That popular decision catapulted Pizarro’s 1990 presidential candidacy, but it was followed by tragedy: Pizarro was assassinated and a new cycle of violence known as the “offensive against the Patriotic Union” began, claiming the lives of thousands of former guerrillas and left-wing militants.
In a press briefing for the Historic Pact held the day before the second-round election, Senator María José Pizarro, Carlos Pizarro’s daughter, underscored how far Colombia has advanced since the 1990s, and how much that progress is because of the democratic commitments of the Colombian left:
First and foremost, we have conducted our campaign amid democratic rule. We are the heirs of the struggle for peace, the defense of democracy and the fight for equality. We face many adverse circumstances and we knew, as progressives and leftists, that taking power in Colombia was never going to be easy. But we put our trust in the work we have done over the last decades — and the last four years in particular — and in the wisdom of the Colombian people. We are tremendously optimistic because we know that everything we have created up to this point has been preparing us to be the best government the country has ever had.
Judging by the Historic Pact’s platform, there is good reason to believe María José Pizarro. Known as “Colombia, potencia mundial de la vida” (roughly, “Colombia, a global power of life”), the government program states that the new administration will pursue social change beginning with Colombian women, redressing their lack of political representation, economic autonomy, and equality in relation to men, and by guaranteeing all women in Colombia the right to a life free of violence and with the decision to do what they please with their bodies (reasserting the recently passed law legalizing abortion).
Also prominent in their platform is a raft of policies to make urgent progress around climate change and to offset the loss of biodiversity in Colombia. Central among them are measures and incentives to wean the country off its dependence on resource extraction while socializing the use of clean energies, as part of a larger national economic vision that would pivot away from environmentally destructive industries.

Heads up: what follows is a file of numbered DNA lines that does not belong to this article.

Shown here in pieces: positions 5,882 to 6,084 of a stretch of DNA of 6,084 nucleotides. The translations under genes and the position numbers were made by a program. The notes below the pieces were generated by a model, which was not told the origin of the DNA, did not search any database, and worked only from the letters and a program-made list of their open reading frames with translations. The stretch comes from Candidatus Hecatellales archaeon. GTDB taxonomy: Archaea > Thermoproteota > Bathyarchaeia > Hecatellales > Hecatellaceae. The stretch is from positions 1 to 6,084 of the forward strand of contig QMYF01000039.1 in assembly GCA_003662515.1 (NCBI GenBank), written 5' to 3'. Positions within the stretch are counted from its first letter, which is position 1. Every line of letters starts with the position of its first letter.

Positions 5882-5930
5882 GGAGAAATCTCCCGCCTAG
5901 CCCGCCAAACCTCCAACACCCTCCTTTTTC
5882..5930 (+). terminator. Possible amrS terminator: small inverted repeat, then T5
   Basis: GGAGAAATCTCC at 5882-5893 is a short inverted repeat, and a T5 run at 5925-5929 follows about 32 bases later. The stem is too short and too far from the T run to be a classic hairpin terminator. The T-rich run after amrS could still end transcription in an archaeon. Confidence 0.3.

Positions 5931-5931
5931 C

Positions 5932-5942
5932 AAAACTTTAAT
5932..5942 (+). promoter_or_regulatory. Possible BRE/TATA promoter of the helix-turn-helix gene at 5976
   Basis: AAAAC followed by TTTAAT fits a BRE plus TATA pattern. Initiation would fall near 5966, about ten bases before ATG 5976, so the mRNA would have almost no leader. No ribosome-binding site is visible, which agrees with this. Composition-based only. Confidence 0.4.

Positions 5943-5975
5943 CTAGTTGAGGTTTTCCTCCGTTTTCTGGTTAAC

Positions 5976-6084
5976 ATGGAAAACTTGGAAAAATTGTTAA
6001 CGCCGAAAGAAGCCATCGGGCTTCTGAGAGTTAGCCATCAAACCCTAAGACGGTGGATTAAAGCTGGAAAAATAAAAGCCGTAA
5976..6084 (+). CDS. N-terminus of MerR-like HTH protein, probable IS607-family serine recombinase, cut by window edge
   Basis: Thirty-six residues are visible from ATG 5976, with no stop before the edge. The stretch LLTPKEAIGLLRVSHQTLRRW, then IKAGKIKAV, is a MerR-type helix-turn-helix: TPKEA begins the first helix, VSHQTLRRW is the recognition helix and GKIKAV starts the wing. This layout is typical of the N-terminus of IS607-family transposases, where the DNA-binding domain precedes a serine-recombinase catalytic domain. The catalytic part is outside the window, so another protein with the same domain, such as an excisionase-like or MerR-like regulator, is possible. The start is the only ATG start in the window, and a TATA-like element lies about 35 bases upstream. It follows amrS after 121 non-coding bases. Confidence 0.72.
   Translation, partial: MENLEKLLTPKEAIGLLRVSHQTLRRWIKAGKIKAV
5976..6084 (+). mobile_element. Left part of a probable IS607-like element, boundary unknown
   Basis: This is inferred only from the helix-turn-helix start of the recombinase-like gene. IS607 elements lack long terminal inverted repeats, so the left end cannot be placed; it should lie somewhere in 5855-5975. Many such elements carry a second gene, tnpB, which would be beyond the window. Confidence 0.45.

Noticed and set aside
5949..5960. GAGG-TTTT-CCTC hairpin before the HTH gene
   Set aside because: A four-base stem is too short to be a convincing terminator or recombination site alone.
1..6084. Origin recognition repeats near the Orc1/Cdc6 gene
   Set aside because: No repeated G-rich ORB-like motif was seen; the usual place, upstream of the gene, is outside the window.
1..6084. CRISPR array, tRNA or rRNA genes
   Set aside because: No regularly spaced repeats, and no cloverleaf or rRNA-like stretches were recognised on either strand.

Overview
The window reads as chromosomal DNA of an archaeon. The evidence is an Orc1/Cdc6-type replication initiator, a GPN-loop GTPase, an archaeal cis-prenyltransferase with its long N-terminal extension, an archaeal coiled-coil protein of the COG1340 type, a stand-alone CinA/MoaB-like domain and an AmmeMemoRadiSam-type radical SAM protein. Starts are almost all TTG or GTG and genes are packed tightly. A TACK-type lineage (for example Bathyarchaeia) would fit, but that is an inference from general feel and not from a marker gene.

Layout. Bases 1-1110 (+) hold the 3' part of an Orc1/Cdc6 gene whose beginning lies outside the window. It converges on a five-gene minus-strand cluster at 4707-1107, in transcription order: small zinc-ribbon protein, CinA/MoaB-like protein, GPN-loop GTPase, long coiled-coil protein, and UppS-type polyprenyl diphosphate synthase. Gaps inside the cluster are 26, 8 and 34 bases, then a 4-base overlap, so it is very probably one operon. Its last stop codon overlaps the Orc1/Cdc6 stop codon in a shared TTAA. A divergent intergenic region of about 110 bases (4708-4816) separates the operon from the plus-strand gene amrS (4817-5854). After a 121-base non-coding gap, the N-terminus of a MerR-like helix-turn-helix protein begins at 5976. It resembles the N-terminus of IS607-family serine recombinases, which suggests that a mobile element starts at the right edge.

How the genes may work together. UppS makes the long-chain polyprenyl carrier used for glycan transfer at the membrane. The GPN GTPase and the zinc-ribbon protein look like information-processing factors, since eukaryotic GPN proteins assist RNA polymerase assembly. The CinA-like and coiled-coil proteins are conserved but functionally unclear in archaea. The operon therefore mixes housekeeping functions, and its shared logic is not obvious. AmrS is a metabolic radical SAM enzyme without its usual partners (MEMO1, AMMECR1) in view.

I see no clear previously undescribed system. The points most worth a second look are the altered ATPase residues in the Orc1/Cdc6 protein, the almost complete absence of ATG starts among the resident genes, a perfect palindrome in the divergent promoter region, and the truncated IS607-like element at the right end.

Other key policy proposals include a comprehensive redistribution plan to address widespread inequality, in a country routinely ranked as one of the most unequal in the world. Underscoring the critical importance of a social equality program, the Afro-Colombian social activist and vice president, Márquez, will herself head up the newly created Ministry of Equality. The Historic Pact is also readying a far-reaching technology plan to provide all Colombians with access to the Internet and to keep the country abreast of new developments in industrial policy.
The Peace Process
During the same press meeting, Pizarro insisted that “the true legacy of the M-19 was that it called for a national dialogue [for peace]. Still, the situation today is different from then, since the peace process is backed by much broader political representation and the country itself has been through countless peace processes. The time has come to leave our sons and daughters with the legacy of true peace.”
In order to fulfill that legacy, Petro has accepted the recommendations of Colombia’s Truth Commission, an independent entity established following the Peace Accords between the Revolutionary Armed Forces of Colombia (FARC) guerrillas and the government of Juan Manuel Santos in 2016 to oversee the implementation of the peace process.
When voters refer to the need for change in Colombia — the site of a sixty-year war and home to the single longest internal conflict in the Western Hemisphere, which has left hundreds of thousands dead, millions displaced, and thousands unaccounted for — they are referring centrally to peace legacy of which Pizarro spoke and for which Petro was elected.
The president-elect has been emphatic in his commitment to the Peace Accords, accepting all the stipulations of the Commission despite some personal reservations. Petro has criticized the deal for its framing as an agreement between armed combatants, foreclosing the possibility of a broader social pact which would require addressing issues like inequality, land distribution, and the larger social context that gives rise to armed conflict.
Mainstream opinion in Colombia went into overdrive when Sofia Petro, daughter of the presidential candidate, issued a statement in that same vein during the campaign: if the neoliberal impresario Rodolfo Hernández were to win, she threatened, it would only be a matter of time before widening inequality and growing poverty led to other, even more violent episodes and social unrest like that of 2021.